Shaken, Not Stirred

| Oklahoma City, OK, USA | Right | December 6, 2011

(Okahoma has been getting a few earthquakes lately and apparently not everyone is used to them yet.)

Me: “911, where is your emergency?”

Caller: “Yeah, um, I’d like to report that my house just shook.”

Me: “Yes, sir, that was an earthquake. Is anyone injured?”

Caller: “Oh! Is THAT what that was? Nevermind!”

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  • Ophelia

    As someone who lives in a place famous for its earthquakes, it’s interesting to see that there were people in 2011 who were unaware that, well, it’s when the earth quakes. Then again, Hollywood tends to portray quakes as a fissure opening up in the ground and swallowing everything next to it.

    Also, friggin’ oil companies and their fracking, turning Oklahoma into one of the most seismically active regions on the continent.

    • Dsru Bin

      We got an earthquake in NYC once (in 2010), while I was working on the 28th floor. Half the office didn’t notice, and the other half was halfway to the doors before someone shouted after us that it was an earthquake.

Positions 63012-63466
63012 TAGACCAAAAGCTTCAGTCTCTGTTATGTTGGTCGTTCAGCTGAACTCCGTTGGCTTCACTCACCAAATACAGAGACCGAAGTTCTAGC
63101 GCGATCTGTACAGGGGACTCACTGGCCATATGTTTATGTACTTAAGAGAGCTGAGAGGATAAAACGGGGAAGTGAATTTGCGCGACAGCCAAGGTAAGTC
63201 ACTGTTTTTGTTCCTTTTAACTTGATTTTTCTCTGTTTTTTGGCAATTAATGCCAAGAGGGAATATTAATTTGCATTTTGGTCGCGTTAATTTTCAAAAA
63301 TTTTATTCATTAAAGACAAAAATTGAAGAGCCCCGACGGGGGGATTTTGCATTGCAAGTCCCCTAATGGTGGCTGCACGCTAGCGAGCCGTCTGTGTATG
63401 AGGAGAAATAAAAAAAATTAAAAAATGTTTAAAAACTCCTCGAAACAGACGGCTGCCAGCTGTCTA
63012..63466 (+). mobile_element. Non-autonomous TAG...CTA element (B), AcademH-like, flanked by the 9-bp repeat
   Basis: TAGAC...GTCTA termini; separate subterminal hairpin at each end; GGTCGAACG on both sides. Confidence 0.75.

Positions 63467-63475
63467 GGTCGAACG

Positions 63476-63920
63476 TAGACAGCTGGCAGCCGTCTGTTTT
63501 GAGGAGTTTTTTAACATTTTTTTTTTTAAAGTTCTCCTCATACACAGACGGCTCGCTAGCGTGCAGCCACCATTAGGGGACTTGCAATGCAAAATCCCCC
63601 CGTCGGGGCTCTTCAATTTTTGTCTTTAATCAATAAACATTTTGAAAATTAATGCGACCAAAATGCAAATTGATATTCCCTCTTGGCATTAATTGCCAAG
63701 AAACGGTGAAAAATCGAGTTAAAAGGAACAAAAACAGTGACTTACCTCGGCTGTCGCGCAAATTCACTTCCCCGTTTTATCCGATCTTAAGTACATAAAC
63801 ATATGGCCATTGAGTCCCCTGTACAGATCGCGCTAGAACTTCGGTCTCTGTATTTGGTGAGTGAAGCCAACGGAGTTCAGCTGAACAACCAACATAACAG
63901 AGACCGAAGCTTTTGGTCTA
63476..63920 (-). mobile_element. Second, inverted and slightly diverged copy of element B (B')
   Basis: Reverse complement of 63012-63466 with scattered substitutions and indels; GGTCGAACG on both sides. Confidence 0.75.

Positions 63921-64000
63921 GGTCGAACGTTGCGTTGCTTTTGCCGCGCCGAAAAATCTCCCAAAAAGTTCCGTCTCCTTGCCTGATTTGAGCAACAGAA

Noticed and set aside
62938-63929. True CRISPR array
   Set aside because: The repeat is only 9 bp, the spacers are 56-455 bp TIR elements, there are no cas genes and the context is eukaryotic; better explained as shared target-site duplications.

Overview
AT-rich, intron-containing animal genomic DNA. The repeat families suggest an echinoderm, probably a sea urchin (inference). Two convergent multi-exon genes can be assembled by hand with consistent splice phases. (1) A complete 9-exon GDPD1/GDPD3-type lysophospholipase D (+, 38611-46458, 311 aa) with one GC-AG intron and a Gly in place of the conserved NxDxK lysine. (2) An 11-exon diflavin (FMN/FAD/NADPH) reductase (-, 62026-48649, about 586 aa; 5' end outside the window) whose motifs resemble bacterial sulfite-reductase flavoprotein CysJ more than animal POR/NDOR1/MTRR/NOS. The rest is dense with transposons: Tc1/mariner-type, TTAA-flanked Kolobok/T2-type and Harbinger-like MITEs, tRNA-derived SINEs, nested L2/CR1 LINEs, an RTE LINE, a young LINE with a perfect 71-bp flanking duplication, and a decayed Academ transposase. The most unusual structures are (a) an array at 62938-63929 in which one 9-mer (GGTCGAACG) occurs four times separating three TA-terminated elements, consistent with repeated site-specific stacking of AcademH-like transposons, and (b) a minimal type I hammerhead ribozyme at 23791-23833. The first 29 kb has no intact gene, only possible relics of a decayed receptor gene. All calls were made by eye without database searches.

• Ophelia

        How is it possible that it was unnoticed, unless it was a tiny quake? They get increasingly intense the higher up you go.

        • Dsru Bin

          I honestly don’t know how they didn’t notice it. I certainly felt it.

          • Ophelia

            Maybe it’s a quake that was so weak, it could really only be felt that high up. Certainly, based on experience, if you could feel it at ground level, a dozen stories up it would be strong enough to topple shelves, make people fall over, toss small objects around in the air, and maybe knock out the power for a bit.

            (Skyscrapers in California are designed to wobble when there’s a quake. If they were built the way they are in other parts of the country, a sufficiently strong earthquake would snap the top part right off.)